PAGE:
Australia has had a habit of late. It’s produced some of the most forward thinking and downright awesome bands. The likes of Karnivool, Circles, Northlane, Twelve Foot Ninja (I could go on) have been spewed forth from that far away rock, and Statues look to add their name to the illustrious list with their debut album Together We’re Alone.
Being billed as chaotic hardcore, I have a feeling that this won’t be pretty. This is indeed a good thing.
2005 called, it wants its band back! This though is a compliment of the highest degree, Statues oozes a sound that made that era so great, remember Johnny Truant? I know some of you do, it’s like they’ve been resurrected and given a new skin and a new identity, only this time, there’s more groove added to their destructive arsenal. On a personal note too, it’s nice to hear bands use unison bends in their break downs again, ‘Always Building Always Breaking’ has a prime example of this, so many feels!
As the album progresses, make sure you’re strapped in tight, as this is like the most insane, vomit inducing roller coaster ever conceived! There’s no let up whatsoever, singer Jayme Van Keule is like a terrier pumped full of steroids, testosterone and caffeine, his yappy style just keeps coming and coming. OK, maybe that’s 95% true as he does show a softer side in ‘I Want Peace’, it’s like he’s saying “We’re going to carry on with this beating right after we have a breather, go pick up your broken teeth”, that’s nice of him, isn’t it?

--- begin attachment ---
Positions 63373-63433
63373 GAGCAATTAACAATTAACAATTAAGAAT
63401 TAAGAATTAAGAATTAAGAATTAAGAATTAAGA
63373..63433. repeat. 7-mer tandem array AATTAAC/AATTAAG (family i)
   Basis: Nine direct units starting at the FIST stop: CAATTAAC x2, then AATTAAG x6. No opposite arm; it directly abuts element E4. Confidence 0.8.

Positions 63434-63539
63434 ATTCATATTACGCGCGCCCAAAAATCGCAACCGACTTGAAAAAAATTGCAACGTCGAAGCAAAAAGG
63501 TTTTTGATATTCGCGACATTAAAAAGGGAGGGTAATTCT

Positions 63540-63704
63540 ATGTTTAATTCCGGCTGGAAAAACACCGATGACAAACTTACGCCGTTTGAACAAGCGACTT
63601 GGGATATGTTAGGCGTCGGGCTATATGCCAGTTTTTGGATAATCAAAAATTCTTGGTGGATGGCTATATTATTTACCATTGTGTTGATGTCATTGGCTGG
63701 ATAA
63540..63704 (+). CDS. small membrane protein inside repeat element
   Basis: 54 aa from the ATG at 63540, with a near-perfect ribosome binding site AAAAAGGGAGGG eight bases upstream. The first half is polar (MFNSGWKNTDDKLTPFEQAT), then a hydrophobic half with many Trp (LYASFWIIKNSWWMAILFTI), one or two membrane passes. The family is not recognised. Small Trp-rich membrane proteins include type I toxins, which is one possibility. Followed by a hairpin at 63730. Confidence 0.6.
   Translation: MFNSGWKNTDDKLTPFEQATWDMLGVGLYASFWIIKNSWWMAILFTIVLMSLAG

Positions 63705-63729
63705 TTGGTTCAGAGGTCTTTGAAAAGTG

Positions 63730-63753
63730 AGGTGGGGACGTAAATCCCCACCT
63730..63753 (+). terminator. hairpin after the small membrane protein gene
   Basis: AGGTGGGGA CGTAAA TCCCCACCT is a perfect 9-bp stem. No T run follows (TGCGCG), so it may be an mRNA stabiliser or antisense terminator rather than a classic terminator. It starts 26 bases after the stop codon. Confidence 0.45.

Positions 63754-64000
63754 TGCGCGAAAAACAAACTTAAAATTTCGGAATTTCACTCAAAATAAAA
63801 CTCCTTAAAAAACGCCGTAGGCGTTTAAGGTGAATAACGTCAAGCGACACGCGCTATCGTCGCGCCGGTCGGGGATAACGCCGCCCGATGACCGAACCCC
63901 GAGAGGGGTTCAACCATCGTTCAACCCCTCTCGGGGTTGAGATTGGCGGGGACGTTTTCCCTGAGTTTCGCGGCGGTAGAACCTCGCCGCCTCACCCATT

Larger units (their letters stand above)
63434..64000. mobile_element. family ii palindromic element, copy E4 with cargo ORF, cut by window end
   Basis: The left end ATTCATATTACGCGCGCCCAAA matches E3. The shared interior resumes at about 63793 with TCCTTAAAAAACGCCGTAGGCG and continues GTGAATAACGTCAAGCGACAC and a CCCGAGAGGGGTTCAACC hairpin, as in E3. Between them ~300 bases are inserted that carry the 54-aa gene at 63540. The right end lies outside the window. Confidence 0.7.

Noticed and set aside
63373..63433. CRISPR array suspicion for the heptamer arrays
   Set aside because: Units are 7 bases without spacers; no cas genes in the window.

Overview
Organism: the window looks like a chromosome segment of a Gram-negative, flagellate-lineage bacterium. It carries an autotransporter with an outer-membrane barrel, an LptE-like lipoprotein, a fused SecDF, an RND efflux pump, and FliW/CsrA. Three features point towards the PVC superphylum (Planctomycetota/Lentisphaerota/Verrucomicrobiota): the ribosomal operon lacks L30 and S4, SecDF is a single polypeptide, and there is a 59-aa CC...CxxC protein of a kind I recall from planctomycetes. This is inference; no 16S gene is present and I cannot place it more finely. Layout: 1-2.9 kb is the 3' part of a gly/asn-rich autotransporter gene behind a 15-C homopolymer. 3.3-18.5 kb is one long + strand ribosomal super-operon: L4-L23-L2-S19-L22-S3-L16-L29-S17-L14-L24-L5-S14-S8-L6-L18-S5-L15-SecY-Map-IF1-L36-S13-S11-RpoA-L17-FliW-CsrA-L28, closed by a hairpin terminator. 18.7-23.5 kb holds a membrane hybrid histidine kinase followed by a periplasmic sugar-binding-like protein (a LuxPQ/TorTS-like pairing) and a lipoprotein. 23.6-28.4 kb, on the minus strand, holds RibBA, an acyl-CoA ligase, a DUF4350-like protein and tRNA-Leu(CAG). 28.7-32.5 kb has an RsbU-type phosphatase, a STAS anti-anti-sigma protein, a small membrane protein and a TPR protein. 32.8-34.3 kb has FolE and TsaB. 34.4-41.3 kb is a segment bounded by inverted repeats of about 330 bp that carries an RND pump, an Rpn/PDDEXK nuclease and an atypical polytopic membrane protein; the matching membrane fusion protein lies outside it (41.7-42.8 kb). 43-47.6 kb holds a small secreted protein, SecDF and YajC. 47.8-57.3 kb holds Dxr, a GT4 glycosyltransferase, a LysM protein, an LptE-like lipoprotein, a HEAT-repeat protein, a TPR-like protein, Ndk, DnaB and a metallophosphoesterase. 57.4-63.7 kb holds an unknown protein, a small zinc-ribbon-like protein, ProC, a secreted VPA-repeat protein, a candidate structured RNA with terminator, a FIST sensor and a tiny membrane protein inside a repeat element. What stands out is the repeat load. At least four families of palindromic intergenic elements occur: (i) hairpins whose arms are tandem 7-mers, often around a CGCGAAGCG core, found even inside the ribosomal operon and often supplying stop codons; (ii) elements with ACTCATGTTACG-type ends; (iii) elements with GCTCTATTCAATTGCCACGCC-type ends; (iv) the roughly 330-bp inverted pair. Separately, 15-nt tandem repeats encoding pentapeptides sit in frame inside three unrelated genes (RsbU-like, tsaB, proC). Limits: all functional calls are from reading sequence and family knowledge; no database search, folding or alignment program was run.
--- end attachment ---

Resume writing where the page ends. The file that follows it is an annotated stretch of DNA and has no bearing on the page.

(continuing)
Sure enough, after that lull, Statues continue with the harshest beating of your life, except this time there’s a lot more intricacy to their riffs, it’s like the band are possessed by a mixture of Dillinger Escape Plan, Norma Jean and Every Time I Die. In a very sadistic way, I want this beating to continue. Some credit however has to go to the guys responsible for mixing (Matthew Templeman) and mastering (Simon Struthers) this hellride. They’ve added a slick and dazzling veneer to the whole thing, which maybe wouldn’t have been so prominent in the hands of someone else.
‘Hope Is’ was a turning I wasn’t expecting this ride to take, it’s like being in a Louisiana bar, which stinks of stale whiskey and cigarette smoke, but in a good way. The final song ‘Within Arm’s Reach’ is the crowning glory of Together We’re Alone, it’s crushingly heavy, yet there’s a melodic twang to it which wasn’t heard on the rest of the album. It’s very Devil Sold His Soul, but with a Statues branding on the ass of it.
I don’t think you could end the album more perfectly than that really, it just gently waves you goodbye as it rides off into the sunset. Albeit likely riding off to a hospital after the battering.
It’s so refreshing to hear bands sound like this again. To me, it seemed like this sound had quietly died a slow death, but I guess I was wrong. Statues are one of those bands keeping this ideal alive, and despite not being well-known, and in terms of sheer intensity, I’ll gladly put them up there with the likes of The Chariot, Norma Jean and Every Time I Die.
If you like any of the aforementioned bands, meet your new favourite!